Judge denies Ripple’s petition to show trading records of SEC’s employees

  • The Securities and Exchange Commission (SEC) requires its workers to obtain approval before trading any securities
  • Ripple filed a motion seeking information regarding whether SEC personnel had purchased and traded bitcoin, ether, and XRP
  • Employees of the Securities and Exchange Commission were no longer allowed to trade XRP after this time

Ripple Labs’ attempt to compel the Securities and Exchange Commission (SEC) to obtain records of its employees’ crypto transactions was dismissed by a federal judge in New York.

On August 27, Ripple filed a motion seeking information regarding whether SEC personnel had purchased and traded bitcoin, ether, and XRP, the latter of which the agency claims Ripple has been selling in unregistered securities transactions. On Tuesday, United States Magistrate Judge Sarah Netburn denied the motion.

Meetings with SEC 

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Ripple met with the SEC four times, beginning on July 8, to request records on the agency’s employees’ crypto transactions without progress, according to the move. Anonymized papers indicating trade preclearance decisions with relation to XRP, bitcoin, and ether, or alternatively, that information be supplied in aggregate form,” Ripple lawyers sought.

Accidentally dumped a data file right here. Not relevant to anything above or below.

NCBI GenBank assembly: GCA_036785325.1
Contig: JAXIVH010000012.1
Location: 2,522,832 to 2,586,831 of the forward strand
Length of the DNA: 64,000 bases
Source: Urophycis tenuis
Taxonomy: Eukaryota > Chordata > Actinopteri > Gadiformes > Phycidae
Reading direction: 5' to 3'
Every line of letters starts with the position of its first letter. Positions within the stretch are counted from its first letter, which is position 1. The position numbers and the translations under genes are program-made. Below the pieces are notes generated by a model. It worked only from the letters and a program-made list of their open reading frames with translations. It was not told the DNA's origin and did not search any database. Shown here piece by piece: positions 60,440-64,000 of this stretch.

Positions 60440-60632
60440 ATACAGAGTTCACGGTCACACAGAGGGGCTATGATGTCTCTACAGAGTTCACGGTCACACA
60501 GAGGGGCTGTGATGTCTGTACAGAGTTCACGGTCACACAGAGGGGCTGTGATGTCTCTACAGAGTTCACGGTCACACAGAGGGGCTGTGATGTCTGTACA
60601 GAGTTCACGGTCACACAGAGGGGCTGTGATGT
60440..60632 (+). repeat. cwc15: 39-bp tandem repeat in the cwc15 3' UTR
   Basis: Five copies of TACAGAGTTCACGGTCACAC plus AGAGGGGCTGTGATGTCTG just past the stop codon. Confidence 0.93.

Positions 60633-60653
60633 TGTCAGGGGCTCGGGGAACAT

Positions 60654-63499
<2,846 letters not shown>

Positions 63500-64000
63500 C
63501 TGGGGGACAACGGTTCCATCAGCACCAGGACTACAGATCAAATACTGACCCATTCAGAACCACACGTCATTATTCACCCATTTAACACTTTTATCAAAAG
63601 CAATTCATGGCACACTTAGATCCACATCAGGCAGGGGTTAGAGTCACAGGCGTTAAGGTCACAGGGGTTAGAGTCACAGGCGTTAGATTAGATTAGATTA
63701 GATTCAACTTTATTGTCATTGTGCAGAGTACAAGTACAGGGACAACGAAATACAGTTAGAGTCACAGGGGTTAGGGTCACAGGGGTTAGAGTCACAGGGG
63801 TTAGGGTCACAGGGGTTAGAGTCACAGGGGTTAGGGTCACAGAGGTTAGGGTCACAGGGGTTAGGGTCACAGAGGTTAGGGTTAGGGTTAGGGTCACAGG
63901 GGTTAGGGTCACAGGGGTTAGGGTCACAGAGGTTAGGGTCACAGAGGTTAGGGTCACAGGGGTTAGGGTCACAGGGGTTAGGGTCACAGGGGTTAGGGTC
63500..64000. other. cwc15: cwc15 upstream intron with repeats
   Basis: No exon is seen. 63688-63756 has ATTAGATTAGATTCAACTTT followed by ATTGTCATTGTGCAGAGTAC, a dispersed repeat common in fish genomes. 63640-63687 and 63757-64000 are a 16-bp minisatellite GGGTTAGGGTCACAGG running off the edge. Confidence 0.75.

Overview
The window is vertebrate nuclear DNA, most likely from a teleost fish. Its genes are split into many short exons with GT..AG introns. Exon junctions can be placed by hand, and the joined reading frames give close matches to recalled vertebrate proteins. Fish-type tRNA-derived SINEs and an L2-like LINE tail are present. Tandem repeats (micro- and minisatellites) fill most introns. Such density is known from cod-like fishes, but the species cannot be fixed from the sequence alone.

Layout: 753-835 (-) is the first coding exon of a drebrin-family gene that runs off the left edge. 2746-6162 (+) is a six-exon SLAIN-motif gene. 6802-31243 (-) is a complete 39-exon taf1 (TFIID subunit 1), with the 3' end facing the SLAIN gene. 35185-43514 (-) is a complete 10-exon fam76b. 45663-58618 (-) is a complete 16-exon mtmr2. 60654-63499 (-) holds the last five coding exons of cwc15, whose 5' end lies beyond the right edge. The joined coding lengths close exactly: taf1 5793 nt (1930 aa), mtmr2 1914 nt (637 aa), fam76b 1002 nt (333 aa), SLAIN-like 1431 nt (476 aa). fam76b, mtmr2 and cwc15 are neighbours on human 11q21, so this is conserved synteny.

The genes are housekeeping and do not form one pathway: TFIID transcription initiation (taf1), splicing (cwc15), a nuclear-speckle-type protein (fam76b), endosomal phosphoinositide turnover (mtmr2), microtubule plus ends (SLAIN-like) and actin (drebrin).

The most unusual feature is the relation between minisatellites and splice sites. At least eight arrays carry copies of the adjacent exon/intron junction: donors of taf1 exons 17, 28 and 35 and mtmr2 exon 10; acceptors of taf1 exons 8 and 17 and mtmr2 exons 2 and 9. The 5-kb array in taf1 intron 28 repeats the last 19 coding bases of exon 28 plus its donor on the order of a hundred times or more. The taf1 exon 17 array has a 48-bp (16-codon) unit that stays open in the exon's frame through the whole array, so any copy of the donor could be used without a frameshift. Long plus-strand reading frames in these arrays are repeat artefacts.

The judge also stated that Garlinghouse and Larsen’s motion for a protective order is granted because the court finds that the SEC’s requests for the individual defendants’ personal financial records, aside from those records of XRP transactions that have already been promised, are not relevant or proportional to the needs of the case.

The Judge also said the SEC will remove its requests for Production and third-party subpoenas seeking the personal financial data of the individual defendants.

Because the preclearance process does not examine whether an asset is a security, [Ripple has] not proven that individual trading actions have any bearing on the problems in this case, Netburn stated.

Obtaining approval 

The Securities and Exchange Commission (SEC) requires its workers to obtain approval before trading any securities, although it did not issue internal instructions on cryptocurrency trading until January 2018.

On March 9, 2019, the Securities and Exchange Commission (SEC) issued a formal order of investigation into Ripple. Employees of the Securities and Exchange Commission were no longer allowed to trade XRP after this time.

The SEC has been compelled to submit internal records on bitcoin, ether, and XRP after Ripple recently obtained discovery. Meanwhile, a petition has been launched requesting the SEC’s new chairman to dismiss the Ripple case and put a stop to the XRP battle.

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Steve Anderrsonhttp://www.thecoinrepublic.com
Steve Anderson is an Australian crypto enthusiast. He is a specialist in management and trading for over 5 years. Steve has worked as a crypto trader, he loves learning about decentralisation, understanding the true potential of the blockchain.

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